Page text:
|The next head of state|
We've talked before about the lack of democracy in the UK.
Despite being lectured at school about the Great British democracy, better and more democratic than foreigners could ever imagine, only a fool could imagine that what exists at Westminster is anything other than a travesty of democracy.
We start off with a non-elected, non appointed head of state, who apparently cannot be removed even if she is certified mad. We were told at school that she had no real powers, but of course we discovered recently that that is far from true. Not only does she have powers but she, and her son, use them. On a regular basis.
She has a Privy Council. A body of the "great and the good" of hundreds and hundreds of members, for which the quorum is 3. It's a body which in principle only ever dictates matters as mundane as English public holidays, but which in fact has the power to pass (and does on occasion, pass) legislation that no one wants scrutinised, without it ever being scrutinised.
Then there's a House of Peers, populated by a mixture of proper aristocrats, pretendy aristocrats that have bought their way into power, and churchmen from one of the dozens of religions that operate in the country. Because the UK state religion is Church of England.
Then we have a lower house that is actually elected. However, because it is elected by a first past the post system, it is generally unrepresentative of the populace.
The present UK Tory government was elected by around 38% of those who voted, and 28 % of the possible voting population. 62% of those who bothered to vote didn't want the government we now have. That is a reasonably substantial majority against the government.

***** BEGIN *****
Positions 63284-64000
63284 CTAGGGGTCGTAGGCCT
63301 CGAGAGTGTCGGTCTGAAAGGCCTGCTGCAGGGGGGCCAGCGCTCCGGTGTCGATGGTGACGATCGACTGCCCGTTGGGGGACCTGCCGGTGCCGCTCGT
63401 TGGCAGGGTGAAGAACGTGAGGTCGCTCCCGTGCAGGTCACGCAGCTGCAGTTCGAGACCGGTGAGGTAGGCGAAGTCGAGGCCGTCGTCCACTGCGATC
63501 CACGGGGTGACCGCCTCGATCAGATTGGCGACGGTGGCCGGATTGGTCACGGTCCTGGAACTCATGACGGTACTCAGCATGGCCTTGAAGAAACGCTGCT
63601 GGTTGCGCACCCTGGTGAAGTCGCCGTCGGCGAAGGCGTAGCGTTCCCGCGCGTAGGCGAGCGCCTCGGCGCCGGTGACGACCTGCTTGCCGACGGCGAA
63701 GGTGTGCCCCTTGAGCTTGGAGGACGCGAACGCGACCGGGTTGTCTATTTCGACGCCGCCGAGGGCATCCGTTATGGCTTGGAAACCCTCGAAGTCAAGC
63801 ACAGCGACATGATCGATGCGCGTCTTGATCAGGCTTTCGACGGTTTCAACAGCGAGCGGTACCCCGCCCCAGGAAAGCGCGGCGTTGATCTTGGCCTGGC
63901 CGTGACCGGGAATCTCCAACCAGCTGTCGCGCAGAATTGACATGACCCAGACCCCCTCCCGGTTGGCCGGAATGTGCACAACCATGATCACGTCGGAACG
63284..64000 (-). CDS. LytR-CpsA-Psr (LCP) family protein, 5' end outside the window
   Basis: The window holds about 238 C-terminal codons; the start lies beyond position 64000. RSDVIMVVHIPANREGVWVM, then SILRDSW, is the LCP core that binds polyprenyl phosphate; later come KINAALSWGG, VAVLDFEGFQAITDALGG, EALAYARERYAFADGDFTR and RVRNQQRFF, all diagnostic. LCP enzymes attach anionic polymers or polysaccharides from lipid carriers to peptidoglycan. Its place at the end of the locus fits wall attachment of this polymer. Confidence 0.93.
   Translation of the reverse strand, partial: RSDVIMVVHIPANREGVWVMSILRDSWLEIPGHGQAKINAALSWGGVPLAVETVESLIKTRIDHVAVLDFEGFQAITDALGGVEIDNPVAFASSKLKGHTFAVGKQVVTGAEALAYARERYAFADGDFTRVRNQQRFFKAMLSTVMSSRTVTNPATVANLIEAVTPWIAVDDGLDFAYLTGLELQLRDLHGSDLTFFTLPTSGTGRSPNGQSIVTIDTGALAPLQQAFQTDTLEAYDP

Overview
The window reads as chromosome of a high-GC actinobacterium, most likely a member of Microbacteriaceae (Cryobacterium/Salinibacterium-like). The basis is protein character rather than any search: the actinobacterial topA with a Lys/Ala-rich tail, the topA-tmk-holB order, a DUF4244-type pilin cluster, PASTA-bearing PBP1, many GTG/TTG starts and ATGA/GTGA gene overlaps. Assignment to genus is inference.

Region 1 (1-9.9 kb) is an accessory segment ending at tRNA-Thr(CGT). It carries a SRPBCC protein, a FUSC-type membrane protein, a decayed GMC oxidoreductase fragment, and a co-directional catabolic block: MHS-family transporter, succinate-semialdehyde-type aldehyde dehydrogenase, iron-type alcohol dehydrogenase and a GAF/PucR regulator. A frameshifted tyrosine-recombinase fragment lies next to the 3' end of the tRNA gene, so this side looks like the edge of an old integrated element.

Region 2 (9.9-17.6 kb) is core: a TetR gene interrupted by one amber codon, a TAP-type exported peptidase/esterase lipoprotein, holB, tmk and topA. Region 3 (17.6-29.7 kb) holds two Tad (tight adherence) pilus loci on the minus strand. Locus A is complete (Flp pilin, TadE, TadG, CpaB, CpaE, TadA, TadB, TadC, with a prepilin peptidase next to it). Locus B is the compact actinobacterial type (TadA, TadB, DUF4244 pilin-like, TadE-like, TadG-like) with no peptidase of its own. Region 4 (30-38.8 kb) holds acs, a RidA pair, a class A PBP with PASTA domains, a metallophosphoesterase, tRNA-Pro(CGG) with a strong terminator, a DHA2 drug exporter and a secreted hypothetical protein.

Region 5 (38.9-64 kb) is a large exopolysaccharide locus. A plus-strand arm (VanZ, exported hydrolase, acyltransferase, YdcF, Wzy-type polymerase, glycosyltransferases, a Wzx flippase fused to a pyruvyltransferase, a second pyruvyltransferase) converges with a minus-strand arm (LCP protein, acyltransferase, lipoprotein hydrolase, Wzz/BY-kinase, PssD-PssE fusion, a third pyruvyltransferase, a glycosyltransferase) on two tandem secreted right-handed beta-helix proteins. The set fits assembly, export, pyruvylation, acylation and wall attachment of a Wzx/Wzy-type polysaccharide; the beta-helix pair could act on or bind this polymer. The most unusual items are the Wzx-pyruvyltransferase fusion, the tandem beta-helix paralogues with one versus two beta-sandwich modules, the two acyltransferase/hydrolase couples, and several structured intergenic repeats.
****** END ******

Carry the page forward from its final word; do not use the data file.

So, in what way is this democracy?
But, even that isn't sufficient for David Cameron, who appears to me to be a man who wants to have everything his own way. Or, at least, the way of his friends. His rich and powerful, and frequently titled friends.
He has systematically set about reducing the power of anyone who might oppose him.
He is introducing draconian Trades Union legislation that will make it much more difficult for unions to take any legitimate action against employers.
In the light of the Lords delaying his assault on working tax credits, he intends to curb that chamber's power to act on what is called "secondary" legislation.
He has introduced powers to the House of Commons to exclude Scottish MPs from voting on legislation that the Speaker decides mainly concerns England or England and Wales. (Strangely he has not offered the same for "Welsh only" legislation, which will continue to be voted on by English MPs. Nor has he insisted that only Scottish MPs can serve on the Scottish Grand Committee.)
According to some people's reading of it, this is a way of ensuring that, while Labour may win a UK election in the future, it will not be able to effectively govern England (the bulk of its job) unless it gets a majority IN ENGLAND (under the FPTP system). The law may effectively lock Labour out of power in their so-called "United" kingdom. A Labour UK majority, with a Tory English majority would effectively be unable to pass legislation for England.